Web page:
Guerlain Shalimar Lemon-vanilla-tar-and-sex. Utterly distinctive; in all its variations it’s always Shalimar and it’s always far too sophisticated for me. A marvel of perfumery. Five stars.
Guerlain Vol de Nuit I don’t understand this scent at all. If I look at the notes, I should like it if not love it: galbanum, jasmine, narcissus, moss and woody notes. On paper it sounds like my beloved Le Temps d’une Fete. I’ve gotten two different samples from the decant services (both edt, both relatively recent), and they smell like… nothing. Musty nothing. As if I opened the trunk that belonged to my great-great aunt and a moth flew out of it. I can’t be smelling what everyone else smells. One star.
Hermés Osmanthe Yunnan Gorgeous apricot-tea floral that lasts all of 2.4 seconds on me. How can they charge $200+ for this? Three stars.
Histoires de Parfums 1740 Marquis de Sade (now reformulated)
Issey Miyake Le Feu d’Issey (now d/c)
Jean Patou Joy parfum Heh heh heh. This thing is raunch in overdrive on me – amazing, alive, and thoroughly unashamed to be walking home the morning after, with hair bedraggled and makeup smeared, missing her panties. I can’t wear it, but it’s a five star if anything is.
Kenzo Ça Sent Beau “Beau” as in beautiful? No. This struck me as being like Calyx for Dudes. The melon-mango-flower-shaving cream thing is just Too Weird. Three stars.
Knize Ten
Le Labo Patchouli 24 (now reformulated) Smells like the 150-year-old stone smokehouse behind my grandparents’ house, which produced many a Virginia ham in its day. Fascinating, but who wants to smell like that? Three stars.
Lolita Lempicka I resisted trying this one for ages, as I’d read that it was a takeoff on Angel. It’s only tangentially related, and LL is both interesting and really pretty. Four stars.
Lush (formerly Be Never Too Busy to Be Beautiful) Breath of God
Missoni Missoni Off-putting, like a soft chocolate with an incompatible flavor center (lemon? Kiwi? Mango?) Two stars.
Montale Oud Cuir d’Arabie
Ormonde Jayne Ormonde Man
Ormonde Jayne Ormonde Woman Wonderfully coniferous for three minutes, violet for one, and then amberamberamberamber. Dull and considerably overrated. Two stars.
Paco Rabanne Calandre (now reformulated) I was taken aback by TS’s “wire mother” review of Chanel No. 19, particularly because this hissy, metallic, narrow-eyed parody of femininity should have gotten that review instead. Three stars.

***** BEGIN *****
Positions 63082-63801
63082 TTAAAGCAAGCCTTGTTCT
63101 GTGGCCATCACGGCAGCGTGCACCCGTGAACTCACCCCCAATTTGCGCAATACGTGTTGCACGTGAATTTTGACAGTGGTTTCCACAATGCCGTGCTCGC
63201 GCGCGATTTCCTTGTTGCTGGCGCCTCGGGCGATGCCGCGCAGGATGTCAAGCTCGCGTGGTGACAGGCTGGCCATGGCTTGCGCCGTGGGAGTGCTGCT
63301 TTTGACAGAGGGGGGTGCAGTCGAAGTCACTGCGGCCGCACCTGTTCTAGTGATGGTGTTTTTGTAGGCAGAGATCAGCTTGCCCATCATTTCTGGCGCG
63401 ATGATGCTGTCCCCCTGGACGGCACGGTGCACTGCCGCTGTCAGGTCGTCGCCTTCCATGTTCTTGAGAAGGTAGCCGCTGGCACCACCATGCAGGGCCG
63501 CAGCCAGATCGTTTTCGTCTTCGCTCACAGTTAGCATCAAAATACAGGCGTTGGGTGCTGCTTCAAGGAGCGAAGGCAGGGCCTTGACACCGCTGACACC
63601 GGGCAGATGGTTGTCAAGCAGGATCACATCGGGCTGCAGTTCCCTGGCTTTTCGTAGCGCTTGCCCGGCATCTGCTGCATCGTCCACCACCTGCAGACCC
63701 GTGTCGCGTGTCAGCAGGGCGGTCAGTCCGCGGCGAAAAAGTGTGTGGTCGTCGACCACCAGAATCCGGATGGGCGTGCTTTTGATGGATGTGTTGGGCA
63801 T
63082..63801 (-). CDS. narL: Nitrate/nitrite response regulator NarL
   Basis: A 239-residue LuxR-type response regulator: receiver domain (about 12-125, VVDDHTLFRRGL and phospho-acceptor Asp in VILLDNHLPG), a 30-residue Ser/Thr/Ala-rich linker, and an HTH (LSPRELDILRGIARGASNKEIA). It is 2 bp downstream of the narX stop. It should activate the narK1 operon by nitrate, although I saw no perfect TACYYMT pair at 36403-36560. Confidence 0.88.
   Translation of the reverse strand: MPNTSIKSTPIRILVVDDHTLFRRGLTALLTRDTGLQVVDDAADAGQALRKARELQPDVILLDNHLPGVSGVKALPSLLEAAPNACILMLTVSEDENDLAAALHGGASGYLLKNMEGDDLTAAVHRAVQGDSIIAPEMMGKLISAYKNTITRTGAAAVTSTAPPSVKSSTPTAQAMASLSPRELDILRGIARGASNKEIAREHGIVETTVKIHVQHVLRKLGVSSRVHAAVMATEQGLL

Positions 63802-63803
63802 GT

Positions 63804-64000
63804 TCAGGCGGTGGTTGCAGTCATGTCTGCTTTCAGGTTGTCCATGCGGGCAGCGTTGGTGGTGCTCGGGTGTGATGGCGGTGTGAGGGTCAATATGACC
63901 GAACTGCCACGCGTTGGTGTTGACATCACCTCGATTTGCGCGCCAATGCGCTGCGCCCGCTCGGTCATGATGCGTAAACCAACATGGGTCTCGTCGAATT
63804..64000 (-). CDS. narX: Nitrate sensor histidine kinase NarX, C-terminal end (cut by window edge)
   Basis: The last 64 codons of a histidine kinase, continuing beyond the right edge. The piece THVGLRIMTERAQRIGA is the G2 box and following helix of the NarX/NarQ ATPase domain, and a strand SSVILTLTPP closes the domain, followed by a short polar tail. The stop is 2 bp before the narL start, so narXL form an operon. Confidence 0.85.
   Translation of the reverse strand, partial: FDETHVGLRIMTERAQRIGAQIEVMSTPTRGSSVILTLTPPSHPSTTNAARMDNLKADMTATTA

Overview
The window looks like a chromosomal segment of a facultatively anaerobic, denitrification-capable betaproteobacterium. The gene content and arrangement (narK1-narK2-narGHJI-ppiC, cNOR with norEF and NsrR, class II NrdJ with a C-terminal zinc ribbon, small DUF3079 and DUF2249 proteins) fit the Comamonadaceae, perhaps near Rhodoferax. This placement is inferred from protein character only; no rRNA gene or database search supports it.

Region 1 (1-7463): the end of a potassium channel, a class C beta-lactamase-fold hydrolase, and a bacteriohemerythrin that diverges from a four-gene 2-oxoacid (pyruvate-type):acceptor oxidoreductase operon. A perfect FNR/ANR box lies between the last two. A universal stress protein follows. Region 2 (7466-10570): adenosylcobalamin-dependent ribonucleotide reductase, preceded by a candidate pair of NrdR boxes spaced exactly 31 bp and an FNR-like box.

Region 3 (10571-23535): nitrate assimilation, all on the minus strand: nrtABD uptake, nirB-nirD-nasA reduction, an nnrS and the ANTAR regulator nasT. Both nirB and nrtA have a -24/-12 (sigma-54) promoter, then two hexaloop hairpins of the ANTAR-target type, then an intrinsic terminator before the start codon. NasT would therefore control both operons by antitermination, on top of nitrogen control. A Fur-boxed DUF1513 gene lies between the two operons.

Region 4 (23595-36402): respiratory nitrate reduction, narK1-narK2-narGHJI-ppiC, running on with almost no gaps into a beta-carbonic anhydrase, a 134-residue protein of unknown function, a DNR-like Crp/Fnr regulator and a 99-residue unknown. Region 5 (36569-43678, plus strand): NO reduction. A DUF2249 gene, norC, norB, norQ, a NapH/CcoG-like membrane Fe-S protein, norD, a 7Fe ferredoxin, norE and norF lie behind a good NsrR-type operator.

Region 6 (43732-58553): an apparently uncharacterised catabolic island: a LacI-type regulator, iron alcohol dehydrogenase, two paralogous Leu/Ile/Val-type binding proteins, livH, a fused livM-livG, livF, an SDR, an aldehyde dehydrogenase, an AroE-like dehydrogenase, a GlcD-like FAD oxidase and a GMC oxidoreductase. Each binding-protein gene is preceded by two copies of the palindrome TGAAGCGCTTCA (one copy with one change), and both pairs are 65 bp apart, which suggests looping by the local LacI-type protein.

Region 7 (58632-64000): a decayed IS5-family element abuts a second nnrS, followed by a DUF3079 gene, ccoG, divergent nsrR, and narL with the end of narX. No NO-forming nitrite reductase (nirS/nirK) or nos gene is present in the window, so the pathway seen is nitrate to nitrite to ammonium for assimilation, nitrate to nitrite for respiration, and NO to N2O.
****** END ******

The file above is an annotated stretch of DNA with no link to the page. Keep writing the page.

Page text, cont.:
Parfums de Nicolaï New York
Parfums de Nicolaï Odalisque (now reformulated) Doesn’t move me, but is really wonderful. Delicate yet strong in nature. Okay, fine, I’ll call it five.
Parfums de Nicolaï Le Temps d’une Fête (reformulated twice and now d/c*) If you held a gun on me and told me to choose one bottle, just one, of all the ones in existence in the world, I’d pick this one. Magical. Eight stars. 😉
*For a time, you could special-order it through the PdN website. However, when I emailed PdN in November to ask about it, I was told it was not available. I have backup bottles, but I mourn.
Parfums MDCI Enlèvement au Sérail Reminds me of Joy. Different flowers, same raunch, same aliveness. Still unwearably skanky for me personally. But given my reaction, how can I give it fewer stars than Joy? Five.
Parfums MDCI Invasion Barbare
Parfums MDCI Promesse de l’Aube Absolutely gorgeous. As innocent as Enlevement is carnal and just as florally overwhelming. Five stars.
Pascal Morabito Or Black
Robert Piguet Bandit How can I give this perfume that always rushes at me with a scimitar five stars? (shudder) Sure, it’s got galbanum. Sure, it’s amazing and influential and all gender-bendy kewl, but I hate it. I can’t wear it. Four stars, and that’s because I’m allowing for history.
Robert Piguet Fracas Everybody always says Fracas is The Quintessential Tuberose scent, but that’s not so. However, you can make a case for it being The Quintessential Big White Floral, because of that metric crap-ton of orange blossom in there. Basically, on me it smells like tuberose cold cream, and wearing it is like whacking a guy you fancy over the head with the heel of your marabou kitten-heel slipper and dragging him into your boudoir to have your way with him, once he wakes up all disoriented by your cloud of scent. Five stars.
Rochas Tocade (now reformulated) I liked Tocade at first. I used up a good 30 ml of it when I first bought the bottle, because it was awfully friendly. Then That Slut Tocade started hanging out with the smokers, and every time she came home her bottle smelled like ashtray. Maybe this fragrance doesn’t age well, but whatever. I’ve gone right off her and am ready to kick her out of the sorority. Three stars.
S-Perfumes 100% Love Hissy, screechy geranium-y rose backed by pungent patchouli and dusty chocolate-milk mix. Dear God, kill me now. One star.
S-Perfume S-eX
Serge Lutens Bois de Violette Nice. Faint and timid version of Feminité de Bois. Way overrated. (And I even like violets.) Three stars.
Serge Lutens Iris Silver Mist Reportedly the earthiest, driest, rootiest, most pallid and ethereal iris evarrrrr. I don’t know why it makes me think of pigtailed little girls with freckles playing hopscotch. I find it cheerful. Four stars.
Serge Lutens La Myrrhe Like a pink-and-gold sunrise over blue-shadowed snow. Pristine, cold yet warm. Astonishingly beautiful. Five stars.
Serge Lutens Sarrasins Filthy jasmine leather. Who wants to wear this? Smells like what I imagine the back room of a strip club would smell like. (Also, it’s purple. I hate purple.) Three stars.